These books are a great combination of words and cartoons and have brilliant funny characters that Timmy invariably finds fault with. If you have enjoyed the Wimpy Kid series or Tom Gates you will like these, so enter the competition because the lucky winner also gets to read this new book first (well, second, after Adam). If you can’t wait to find out about Timmy and friends then come and borrow one of his other books, I found them all in the library today.

Take a look at the author’s website for videos, character profiles and more book talk. Click here to go straight to it.

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Old favourites still being enjoyed – Little House series

Zoe and Kelsey-Anne decided to create an impromptu display today about this series of books that they love – The Little House series by Laura Ingalls Wilder. Laura grew up at the end of the 19th century in America, at a time when the European settlers were moving into New Zealand, when many people like Laura and her parents were moving across America looking for new opportunities. This series tells of her life, often in transit, when her father would bundle them all up into their wagons, find a new place to live and set about building a new house for them all to live in. The first, Little House in the Big Woods is one of my most read books as a young girl, only this series is better because they are all illustrated all the way through.

Here some of them are – we have all 9 in the library and the girls recommend them for years 5-6 but students in years 3 and 4 will also like them. There are even a couple of them that will appeal to boys! Here is also an image of Laura (on the right) with her two sisters. I found out lots of information about Laura on the Biography in Context database and the Books and Authors database on the Research Help page on the library blog. These databases are accessible at school or at home if you have the password.

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Do you really want to eat a child?

croc-picToday in the library Room 1 enjoyed this book from Timaru Library, I really want to eat a child. Achilles is a young baby crocodile and his parents are very worried because he has decided that he no longer wants to eat bananas, he REALLY WANTS TO EAT A CHILD!

They try everything to talk him out of it, but imagine what happens when he finally comes across a vulnerable child by the river!!! What will he do? Will he finally achieve his dream?? We were quite excited to find out. Here is Room 1 showing us their sharp child-eating crocodile teeth!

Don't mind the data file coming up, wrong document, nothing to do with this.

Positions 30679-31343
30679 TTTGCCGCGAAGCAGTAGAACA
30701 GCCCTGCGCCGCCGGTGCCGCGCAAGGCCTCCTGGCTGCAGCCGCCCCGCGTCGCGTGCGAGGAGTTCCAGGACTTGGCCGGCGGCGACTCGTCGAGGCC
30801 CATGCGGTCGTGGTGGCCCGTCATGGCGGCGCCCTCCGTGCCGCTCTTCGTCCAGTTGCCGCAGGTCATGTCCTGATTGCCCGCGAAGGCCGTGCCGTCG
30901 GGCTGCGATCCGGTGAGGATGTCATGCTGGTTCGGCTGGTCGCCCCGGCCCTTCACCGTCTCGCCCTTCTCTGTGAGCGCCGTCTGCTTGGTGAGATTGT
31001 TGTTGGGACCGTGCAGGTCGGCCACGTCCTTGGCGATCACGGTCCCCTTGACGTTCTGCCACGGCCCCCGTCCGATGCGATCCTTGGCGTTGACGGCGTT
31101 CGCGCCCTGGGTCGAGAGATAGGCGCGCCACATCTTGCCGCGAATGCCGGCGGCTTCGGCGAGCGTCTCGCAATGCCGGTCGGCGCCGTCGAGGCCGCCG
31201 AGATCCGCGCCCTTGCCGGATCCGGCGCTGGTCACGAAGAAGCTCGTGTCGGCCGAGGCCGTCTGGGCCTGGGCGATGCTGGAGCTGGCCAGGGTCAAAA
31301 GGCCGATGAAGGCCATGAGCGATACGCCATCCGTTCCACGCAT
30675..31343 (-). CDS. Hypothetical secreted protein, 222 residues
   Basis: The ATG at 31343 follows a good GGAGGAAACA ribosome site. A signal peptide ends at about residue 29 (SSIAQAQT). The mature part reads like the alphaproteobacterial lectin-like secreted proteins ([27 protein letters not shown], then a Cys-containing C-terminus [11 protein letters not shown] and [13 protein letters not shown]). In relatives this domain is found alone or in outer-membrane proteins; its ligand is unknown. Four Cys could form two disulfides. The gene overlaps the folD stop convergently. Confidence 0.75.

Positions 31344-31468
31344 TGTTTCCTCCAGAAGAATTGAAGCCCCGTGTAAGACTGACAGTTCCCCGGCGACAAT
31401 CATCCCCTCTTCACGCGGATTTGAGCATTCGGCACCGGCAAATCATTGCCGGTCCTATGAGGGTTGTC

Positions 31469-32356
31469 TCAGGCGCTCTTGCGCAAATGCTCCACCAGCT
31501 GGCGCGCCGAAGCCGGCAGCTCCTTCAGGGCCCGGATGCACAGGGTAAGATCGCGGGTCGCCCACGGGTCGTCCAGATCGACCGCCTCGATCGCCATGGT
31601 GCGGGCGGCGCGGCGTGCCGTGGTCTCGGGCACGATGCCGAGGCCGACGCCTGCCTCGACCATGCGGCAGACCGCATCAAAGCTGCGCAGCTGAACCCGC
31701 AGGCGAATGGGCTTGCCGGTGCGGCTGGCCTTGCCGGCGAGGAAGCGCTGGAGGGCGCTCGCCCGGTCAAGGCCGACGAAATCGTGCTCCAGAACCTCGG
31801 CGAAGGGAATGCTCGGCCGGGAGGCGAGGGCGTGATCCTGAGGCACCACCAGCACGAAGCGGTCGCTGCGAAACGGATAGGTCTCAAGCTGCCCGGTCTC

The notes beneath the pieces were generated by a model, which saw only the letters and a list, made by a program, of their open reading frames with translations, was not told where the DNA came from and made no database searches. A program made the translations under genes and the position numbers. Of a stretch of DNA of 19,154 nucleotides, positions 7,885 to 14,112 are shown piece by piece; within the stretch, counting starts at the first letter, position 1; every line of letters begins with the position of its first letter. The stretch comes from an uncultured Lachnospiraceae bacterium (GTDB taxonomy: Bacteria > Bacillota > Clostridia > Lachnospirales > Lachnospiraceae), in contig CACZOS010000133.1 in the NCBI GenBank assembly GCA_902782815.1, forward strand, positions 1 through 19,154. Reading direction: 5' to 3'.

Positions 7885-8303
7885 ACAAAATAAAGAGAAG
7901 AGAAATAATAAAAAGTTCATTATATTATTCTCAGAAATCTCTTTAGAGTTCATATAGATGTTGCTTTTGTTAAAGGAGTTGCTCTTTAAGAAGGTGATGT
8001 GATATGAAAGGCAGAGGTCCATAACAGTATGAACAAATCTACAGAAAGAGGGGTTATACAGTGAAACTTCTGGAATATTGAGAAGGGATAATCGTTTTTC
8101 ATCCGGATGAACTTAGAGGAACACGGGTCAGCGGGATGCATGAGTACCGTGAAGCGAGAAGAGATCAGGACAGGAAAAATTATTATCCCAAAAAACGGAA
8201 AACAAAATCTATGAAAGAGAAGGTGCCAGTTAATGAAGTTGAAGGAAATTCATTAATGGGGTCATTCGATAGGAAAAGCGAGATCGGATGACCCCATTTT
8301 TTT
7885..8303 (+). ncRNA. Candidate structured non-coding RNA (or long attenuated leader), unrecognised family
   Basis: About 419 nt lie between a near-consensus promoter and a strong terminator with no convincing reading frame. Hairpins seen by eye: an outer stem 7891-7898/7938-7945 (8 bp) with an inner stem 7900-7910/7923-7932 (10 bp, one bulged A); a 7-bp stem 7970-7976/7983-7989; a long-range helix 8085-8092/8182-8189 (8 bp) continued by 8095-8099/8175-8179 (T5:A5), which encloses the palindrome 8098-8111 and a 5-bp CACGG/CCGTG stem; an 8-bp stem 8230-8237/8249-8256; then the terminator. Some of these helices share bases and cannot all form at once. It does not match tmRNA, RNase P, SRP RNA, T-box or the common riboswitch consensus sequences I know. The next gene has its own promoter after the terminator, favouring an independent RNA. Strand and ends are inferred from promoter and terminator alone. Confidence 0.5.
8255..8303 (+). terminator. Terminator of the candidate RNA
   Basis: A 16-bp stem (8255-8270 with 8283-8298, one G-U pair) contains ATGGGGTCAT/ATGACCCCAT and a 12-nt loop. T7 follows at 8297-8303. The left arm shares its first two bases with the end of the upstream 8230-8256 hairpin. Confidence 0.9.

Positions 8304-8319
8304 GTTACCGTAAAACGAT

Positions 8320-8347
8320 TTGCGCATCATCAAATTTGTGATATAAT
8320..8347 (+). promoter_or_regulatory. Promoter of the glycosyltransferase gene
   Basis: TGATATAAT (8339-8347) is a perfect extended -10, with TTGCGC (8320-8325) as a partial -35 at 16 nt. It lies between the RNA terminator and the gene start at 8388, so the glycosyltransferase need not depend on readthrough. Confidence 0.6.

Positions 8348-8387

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The Midnight Gang by David Walliams – new book in the library

midnight-gangIf you are expecting a strong line up of characters, some good, some bad and some hilarious goings on and catastrophic problems to overcome then you won’t be disappointed. If you are a fan of David Walliams books then you will love this book, and if you are not then why not????

The Midnight Gang is a group of children who, like most children at midnight, should be asleep. But that is when they make their dreams come true and if you are in hospital under the watchful eyes of a bullying matron then midnight is really the only time to do it.

Amber, in the wheelchair, is the self-proclaimed leader of the gang. Her dreams of becoming a world famous explorer are unlikely to happen right now as she currently has two broken arms and two broken legs.

Tom is the new boy. He hurt his head playing cricket at school and is determined not to go back while there are adventures to be had.

George has had his tonsils out. He likes eating sweets. He is Raj the shop owner’s best customer. He would like to fly before he goes home.

Robyn is recovering from an operation to save his eyesight and while he can’t see his dreams right now, he can imagine himself as a great composer.

Sally is really very ill. She doesn’t go on adventures because she is usually too weak but she loves to hear all about them and her quick wit can sometimes get the others out of trouble.

Of course there are a few adult characters who we either love or hate and this hospital is not somewhere you would want to be left at for any period of time at all. Read this book, it is funny and you will enjoy it.

If your parents are on Facebook then you could ask them to like the World of David Walliams page – there are videos on there of David reading some of his books and also some opportunities to join in. This weekend there is a live streaming of a Midnight Gang show on Facebook which might be a bit late for you to watch but you can post questions for him.

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Beaconsfield represented at South Canterbury Book Quiz

This afternoon after school at Bluestone School Hall there was some serious reading knowledge on display as 4 teams from Beaconsfield battled it out with 30 other teams from schools from all over the district, from Waimate over to Fairlie. There were 7 rounds altogether, on subjects such as NZ Authors, Classics, Families, Animals and Pets, and including the nerve-testing Who am I? round where points diminish the more clues you need to find the answer (all of our teams got 4/5 on that, it was Roald Dahl).